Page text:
Another big thank-you to Rick Steves. We caught the train from Koblenz down the Rhine Valley just 13 minutes after we got in from Köln. It was a lovely ride and we were on the river side, as he suggested.


So we traveled away from the cities, and found out how much more we enjoyed the small towns and the countryside.

Source of Rhine Wines

Lots of mountain-side vineyards. Liebfraumilch was one of the first wines I ever tasted.


As we pulled in to Bacharach, close to the river, we saw LOTS of cars and tour busses and such, but we were alone on the platform a few minutes later.

We walked past the old abandoned train station down toward the river, then figured out that the town was on the uphill side from the tracks.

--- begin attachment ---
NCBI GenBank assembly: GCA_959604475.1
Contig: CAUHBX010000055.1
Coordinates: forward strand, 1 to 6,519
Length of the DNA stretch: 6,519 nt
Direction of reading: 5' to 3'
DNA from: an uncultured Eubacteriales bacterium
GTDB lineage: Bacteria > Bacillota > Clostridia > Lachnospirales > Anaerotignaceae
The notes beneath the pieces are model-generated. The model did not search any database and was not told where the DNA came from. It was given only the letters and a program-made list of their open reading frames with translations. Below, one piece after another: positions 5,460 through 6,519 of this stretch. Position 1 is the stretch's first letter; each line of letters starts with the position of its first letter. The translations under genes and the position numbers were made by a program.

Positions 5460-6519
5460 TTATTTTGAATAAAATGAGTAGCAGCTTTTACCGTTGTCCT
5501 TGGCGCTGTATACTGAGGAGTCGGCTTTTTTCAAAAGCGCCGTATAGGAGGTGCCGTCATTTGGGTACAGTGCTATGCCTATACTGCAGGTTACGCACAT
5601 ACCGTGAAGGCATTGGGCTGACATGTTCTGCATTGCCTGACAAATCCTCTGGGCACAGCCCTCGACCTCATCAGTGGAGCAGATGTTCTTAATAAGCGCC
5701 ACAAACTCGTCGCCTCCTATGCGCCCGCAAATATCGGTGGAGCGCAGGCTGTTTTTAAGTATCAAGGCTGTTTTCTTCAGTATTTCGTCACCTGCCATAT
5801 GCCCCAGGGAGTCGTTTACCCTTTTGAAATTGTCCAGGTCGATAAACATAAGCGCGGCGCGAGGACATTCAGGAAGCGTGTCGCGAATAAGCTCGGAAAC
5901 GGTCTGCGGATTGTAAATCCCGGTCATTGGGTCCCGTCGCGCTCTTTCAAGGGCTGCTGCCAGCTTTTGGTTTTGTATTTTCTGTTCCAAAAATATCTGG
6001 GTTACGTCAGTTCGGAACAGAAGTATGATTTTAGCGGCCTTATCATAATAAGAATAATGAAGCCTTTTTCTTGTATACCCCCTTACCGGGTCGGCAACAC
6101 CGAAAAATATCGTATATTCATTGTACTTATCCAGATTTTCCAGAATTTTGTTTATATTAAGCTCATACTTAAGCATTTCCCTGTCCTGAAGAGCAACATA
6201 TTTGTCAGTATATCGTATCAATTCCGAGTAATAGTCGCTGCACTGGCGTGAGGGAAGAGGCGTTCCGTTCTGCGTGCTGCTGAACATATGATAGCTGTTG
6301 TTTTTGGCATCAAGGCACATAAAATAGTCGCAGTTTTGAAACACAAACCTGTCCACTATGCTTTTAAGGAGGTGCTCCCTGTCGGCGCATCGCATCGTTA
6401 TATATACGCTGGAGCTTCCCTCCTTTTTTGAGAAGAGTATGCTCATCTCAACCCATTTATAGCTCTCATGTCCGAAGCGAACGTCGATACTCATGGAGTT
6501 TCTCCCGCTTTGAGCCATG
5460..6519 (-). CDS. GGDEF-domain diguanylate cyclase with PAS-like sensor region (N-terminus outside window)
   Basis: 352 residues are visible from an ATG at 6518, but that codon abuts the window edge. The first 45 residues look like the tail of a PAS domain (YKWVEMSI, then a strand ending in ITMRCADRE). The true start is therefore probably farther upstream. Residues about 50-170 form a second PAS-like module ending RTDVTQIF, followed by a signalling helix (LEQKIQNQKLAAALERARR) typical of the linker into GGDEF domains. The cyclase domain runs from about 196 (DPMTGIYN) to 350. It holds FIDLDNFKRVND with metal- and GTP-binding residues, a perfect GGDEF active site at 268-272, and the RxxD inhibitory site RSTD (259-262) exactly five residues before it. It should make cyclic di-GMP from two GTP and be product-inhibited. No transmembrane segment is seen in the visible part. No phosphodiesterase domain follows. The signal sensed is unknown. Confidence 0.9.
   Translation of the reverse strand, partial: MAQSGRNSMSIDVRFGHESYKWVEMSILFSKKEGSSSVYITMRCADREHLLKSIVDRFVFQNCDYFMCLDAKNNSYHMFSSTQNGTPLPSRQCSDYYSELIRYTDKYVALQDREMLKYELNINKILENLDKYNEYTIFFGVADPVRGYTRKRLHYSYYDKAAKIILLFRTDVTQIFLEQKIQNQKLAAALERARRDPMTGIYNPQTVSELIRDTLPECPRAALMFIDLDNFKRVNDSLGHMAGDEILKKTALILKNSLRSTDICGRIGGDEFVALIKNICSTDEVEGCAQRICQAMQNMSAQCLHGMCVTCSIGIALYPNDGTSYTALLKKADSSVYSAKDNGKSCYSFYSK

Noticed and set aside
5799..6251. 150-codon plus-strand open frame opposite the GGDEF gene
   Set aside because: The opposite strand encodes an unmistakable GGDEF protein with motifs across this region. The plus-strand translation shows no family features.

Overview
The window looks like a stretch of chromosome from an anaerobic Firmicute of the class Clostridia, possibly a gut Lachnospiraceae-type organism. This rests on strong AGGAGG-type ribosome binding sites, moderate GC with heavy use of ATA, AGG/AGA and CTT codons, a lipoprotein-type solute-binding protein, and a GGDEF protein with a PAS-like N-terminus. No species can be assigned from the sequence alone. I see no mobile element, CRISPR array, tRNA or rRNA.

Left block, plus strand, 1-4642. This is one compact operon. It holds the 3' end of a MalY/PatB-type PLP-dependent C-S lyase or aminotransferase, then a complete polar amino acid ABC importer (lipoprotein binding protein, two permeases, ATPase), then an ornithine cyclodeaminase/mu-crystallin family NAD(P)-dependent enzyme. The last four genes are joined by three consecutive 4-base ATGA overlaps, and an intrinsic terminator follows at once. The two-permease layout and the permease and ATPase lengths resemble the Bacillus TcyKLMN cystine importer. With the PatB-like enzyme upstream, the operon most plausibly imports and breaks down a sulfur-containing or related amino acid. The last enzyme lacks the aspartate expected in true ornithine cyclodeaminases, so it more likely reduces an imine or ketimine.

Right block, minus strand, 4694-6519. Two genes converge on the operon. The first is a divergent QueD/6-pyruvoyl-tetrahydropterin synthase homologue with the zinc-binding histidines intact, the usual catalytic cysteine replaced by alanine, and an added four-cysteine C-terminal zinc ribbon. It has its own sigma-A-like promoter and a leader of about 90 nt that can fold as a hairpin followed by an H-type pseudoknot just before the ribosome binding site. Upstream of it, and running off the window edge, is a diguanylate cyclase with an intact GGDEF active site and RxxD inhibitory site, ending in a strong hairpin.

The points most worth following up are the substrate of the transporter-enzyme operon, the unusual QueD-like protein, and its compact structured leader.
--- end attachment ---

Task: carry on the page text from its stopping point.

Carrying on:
Walked back up, turned down Langstrasse to investigate a couple Hotel signs.

We stopped by this little well, and Tom pulled Rick’s book out to see what his advice was for accommodations.

A minute later an enthusiastic and smiling woman walked up and asked, in broken English, if she could help. I told her we were looking for a room. “I have!” she said. Then, “I’m in the book!” I asked her where, and she pointed to her name on the page we were looking at.

Rick makes a small world out of a large one!

Irmgaard's B&B

So we stayed with Irmgaard Orth. Her place is across a narrow side street from another B&B that’s run by her sister-in-law (their husbands are brothers). Between my broken high-school German and her broken English, we got along well.

She served us breakfast at a table in her living room. We didn’t see any other guests, though I think she has two other rooms.